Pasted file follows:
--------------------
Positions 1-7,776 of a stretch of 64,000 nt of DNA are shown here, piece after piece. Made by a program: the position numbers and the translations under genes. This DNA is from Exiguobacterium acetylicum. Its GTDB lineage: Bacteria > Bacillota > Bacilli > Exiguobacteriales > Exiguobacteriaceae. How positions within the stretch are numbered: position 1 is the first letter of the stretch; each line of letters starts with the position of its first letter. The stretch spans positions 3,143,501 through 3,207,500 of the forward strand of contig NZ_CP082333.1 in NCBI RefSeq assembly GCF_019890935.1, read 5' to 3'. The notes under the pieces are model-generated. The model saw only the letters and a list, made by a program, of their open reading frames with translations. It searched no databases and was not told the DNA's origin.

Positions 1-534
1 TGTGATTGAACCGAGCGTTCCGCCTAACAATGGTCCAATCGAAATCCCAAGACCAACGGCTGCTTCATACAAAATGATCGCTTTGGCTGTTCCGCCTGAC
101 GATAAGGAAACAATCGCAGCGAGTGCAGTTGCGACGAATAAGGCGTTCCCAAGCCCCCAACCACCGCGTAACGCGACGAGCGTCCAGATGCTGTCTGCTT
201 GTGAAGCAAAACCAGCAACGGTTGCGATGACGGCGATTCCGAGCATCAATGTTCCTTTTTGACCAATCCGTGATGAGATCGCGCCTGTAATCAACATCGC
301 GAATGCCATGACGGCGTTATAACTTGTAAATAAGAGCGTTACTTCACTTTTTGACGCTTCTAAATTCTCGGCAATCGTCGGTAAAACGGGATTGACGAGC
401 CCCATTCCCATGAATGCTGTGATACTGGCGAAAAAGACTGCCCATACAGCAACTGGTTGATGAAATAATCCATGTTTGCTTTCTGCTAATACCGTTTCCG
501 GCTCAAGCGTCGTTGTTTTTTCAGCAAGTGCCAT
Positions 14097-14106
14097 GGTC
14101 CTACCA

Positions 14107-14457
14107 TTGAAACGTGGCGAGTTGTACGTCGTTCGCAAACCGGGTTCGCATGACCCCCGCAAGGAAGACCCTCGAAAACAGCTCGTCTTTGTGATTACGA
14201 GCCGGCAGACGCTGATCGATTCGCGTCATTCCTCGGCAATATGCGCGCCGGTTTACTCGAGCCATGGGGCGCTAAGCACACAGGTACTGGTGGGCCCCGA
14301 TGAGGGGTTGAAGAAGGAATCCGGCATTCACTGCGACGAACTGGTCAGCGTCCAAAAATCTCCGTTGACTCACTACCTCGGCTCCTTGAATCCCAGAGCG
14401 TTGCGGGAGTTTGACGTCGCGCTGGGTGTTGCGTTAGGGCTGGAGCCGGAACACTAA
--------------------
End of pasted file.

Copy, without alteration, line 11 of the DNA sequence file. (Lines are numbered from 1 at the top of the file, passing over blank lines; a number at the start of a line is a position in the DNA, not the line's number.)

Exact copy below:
14101 CTACCA